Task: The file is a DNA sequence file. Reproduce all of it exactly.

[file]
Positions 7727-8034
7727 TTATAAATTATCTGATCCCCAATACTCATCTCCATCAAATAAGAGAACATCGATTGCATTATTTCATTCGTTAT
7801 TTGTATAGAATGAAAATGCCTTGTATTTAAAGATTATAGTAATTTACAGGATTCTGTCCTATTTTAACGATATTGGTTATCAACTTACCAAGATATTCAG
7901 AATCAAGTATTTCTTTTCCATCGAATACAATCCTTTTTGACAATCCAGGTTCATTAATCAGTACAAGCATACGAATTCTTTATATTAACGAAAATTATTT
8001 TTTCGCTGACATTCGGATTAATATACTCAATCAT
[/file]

Positions 7727-8034
7727 TTATAAATTATCTGATCCCCAATACTCATCTCCATCAAATAAGAGAACATCGATTGCATTATTTCATTCGTTAT
7801 TTGTATAGAATGAAAATGCCTTGTATTTAAAGATTATAGTAATTTACAGGATTCTGTCCTATTTTAACGATATTGGTTATCAACTTACCAAGATATTCAG
7901 AATCAAGTATTTCTTTTCCATCGAATACAATCCTTTTTGACAATCCAGGTTCATTAATCAGTACAAGCATACGAATTCTTTATATTAACGAAAATTATTT
8001 TTTCGCTGACATTCGGATTAATATACTCAATCAT